As I was surfing through the dark world of Ayn Rand fanatics on Facebook, I came across a comment that embodies the much-touted myth behind success in America. When I see comments like this, I can’t help but feel a paroxysm of anger because it misconstrues how poverty and wealth work. It’s the same trope over and over again: “Rich people worked hard to get where they are; poor people are poor because they are lazy! If poor people had just done things x way, they wouldn’t be in this situation!”
It’s not a small portion of the population that has this problematic viewpoint, either. In “Gated Communities for Rich and Poor,” Zaine Zenit Dinzey Flores notes that the problem of poverty is often seen through a lens of individual pathology. Additionally, she shows that this viewpoint reflects and reinforces myths and ideals of the American Dream. It is this very mindset that influences attitudes toward the poor in both social policy and academic work.
These statements are false; they are myopic—they do not take into account what is happening at a structural level. America isn’t randomly the wealthiest country on Earth with the highest rates of poverty in the developed world. That is not an accident. So beyond these myths, what’s actually true?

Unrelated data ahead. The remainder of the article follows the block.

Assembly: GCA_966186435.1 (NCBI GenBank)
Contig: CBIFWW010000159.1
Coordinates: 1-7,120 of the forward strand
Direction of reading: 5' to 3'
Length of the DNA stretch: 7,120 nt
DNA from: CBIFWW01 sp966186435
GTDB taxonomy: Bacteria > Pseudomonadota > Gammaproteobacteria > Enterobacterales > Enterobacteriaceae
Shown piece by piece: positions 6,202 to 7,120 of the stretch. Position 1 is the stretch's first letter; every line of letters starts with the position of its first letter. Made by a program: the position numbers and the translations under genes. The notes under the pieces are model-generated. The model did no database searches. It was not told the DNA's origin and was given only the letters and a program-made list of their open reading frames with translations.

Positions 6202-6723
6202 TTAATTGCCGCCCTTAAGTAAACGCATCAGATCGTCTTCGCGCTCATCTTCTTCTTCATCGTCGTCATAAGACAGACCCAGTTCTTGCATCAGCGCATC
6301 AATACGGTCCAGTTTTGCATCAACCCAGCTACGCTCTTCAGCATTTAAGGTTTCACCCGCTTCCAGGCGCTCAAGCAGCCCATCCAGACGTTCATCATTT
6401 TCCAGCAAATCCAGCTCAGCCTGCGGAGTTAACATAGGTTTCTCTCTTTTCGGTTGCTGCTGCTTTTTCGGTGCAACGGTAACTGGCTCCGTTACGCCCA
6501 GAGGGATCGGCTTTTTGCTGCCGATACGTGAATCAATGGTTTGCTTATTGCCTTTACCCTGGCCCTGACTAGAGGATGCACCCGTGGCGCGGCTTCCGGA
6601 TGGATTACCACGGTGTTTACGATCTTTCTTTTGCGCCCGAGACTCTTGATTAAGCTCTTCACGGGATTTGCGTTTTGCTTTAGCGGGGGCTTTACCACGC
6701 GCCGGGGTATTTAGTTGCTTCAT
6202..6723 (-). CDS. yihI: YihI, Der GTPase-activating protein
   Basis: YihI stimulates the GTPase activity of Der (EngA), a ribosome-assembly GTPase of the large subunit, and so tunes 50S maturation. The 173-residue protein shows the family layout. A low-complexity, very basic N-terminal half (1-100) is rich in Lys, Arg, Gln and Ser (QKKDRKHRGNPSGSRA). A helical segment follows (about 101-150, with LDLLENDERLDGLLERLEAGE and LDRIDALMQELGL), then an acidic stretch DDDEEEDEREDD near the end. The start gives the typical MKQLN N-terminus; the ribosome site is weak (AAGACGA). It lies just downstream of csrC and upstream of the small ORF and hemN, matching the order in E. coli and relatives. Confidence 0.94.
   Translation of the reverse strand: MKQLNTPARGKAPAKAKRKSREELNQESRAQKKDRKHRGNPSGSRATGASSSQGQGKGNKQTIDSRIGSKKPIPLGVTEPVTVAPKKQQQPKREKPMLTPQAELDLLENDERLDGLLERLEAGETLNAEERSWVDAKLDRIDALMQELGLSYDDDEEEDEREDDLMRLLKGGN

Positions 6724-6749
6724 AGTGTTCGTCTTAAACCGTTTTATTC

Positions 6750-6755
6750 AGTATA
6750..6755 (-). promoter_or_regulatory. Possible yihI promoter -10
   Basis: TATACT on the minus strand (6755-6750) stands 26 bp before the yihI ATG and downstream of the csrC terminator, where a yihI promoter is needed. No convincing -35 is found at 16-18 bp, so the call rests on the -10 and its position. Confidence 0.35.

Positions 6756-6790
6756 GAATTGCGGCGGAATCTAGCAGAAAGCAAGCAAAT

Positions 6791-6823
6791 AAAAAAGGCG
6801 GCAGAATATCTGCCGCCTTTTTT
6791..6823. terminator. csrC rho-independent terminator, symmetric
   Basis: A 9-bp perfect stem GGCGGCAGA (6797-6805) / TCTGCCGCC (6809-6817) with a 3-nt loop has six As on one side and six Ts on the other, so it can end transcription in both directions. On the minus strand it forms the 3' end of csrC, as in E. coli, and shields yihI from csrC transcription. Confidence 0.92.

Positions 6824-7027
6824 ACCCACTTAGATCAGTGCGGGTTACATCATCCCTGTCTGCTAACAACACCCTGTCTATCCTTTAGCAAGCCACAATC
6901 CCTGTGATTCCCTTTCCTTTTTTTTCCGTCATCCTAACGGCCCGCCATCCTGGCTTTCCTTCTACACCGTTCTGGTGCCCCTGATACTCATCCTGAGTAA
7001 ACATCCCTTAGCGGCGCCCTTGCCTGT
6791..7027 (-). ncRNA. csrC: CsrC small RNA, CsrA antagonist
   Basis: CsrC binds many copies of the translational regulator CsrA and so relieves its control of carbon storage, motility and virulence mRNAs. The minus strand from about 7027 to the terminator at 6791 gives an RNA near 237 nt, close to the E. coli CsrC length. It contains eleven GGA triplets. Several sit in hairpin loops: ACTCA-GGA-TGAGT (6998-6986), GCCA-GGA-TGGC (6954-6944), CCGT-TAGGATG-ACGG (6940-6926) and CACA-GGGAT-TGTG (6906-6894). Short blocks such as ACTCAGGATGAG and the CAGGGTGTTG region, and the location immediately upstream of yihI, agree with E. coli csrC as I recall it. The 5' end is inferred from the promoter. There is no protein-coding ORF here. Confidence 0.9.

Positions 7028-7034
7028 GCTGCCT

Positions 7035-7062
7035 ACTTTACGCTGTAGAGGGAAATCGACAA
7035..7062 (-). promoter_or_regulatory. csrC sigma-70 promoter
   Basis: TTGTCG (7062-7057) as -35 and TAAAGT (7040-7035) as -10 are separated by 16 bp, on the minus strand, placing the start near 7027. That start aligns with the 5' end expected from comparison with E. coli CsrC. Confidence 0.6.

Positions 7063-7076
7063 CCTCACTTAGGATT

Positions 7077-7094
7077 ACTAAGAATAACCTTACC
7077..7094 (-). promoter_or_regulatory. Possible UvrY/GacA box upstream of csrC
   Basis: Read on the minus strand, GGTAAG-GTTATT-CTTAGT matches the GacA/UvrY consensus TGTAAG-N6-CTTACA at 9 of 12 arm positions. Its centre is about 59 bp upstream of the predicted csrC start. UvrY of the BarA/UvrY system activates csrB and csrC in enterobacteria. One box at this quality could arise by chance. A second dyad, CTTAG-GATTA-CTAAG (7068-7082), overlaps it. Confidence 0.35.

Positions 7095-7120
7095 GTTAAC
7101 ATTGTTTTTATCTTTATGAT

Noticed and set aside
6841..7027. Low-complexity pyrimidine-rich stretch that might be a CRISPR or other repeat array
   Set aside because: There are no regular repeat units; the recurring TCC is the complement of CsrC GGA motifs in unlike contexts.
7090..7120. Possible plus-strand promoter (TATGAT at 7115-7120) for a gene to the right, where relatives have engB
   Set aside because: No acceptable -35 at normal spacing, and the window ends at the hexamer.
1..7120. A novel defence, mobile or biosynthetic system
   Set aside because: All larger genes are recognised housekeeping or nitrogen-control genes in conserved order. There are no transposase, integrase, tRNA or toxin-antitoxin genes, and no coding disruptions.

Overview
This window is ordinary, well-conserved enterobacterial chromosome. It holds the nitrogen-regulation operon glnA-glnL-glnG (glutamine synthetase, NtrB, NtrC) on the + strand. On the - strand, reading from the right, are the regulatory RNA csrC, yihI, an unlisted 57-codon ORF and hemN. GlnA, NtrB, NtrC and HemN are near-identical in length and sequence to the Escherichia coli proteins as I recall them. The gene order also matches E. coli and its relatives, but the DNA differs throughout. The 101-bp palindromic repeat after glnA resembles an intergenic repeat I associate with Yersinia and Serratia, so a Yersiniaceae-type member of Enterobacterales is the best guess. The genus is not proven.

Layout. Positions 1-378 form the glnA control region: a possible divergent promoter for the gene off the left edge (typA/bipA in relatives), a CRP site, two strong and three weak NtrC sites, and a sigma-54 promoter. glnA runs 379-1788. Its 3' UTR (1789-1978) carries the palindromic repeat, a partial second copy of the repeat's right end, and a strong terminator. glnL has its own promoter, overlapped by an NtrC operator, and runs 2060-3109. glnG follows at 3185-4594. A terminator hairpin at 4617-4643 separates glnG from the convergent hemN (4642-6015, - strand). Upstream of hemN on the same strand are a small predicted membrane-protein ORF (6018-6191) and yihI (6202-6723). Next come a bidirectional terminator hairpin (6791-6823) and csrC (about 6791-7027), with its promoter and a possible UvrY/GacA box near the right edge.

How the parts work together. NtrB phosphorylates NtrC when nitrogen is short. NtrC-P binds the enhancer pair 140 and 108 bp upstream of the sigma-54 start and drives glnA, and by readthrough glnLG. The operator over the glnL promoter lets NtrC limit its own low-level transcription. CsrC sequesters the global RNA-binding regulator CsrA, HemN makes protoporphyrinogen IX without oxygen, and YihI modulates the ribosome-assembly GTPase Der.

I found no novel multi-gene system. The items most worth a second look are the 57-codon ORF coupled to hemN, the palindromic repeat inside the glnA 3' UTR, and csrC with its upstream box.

The violent gap between the rich and the poor in the United States is far greater than in any other Western Industrialized Nation.
In December 2014, the Pew Research Center released a study which found the wealth gap between the top 20% of earners and everyone else to be the widest on record. What does this mean for us? It means that we spend more money on problems associated with poverty, health, family, and the work force. Harry Holzer, a professor of Public Policy at Georgetown University, estimates that child poverty costs us approximately $500 billion a year. His work published in the Journal of Children and Poverty in 2008 also found that this is approximately 4% of our GDP. Social policies of the past have been ineffective in reducing poverty because we’ve focused on the wrong thing. We have the left the structure untouched.
There is a mismatch between the number of decent paying jobs and the pool of labor.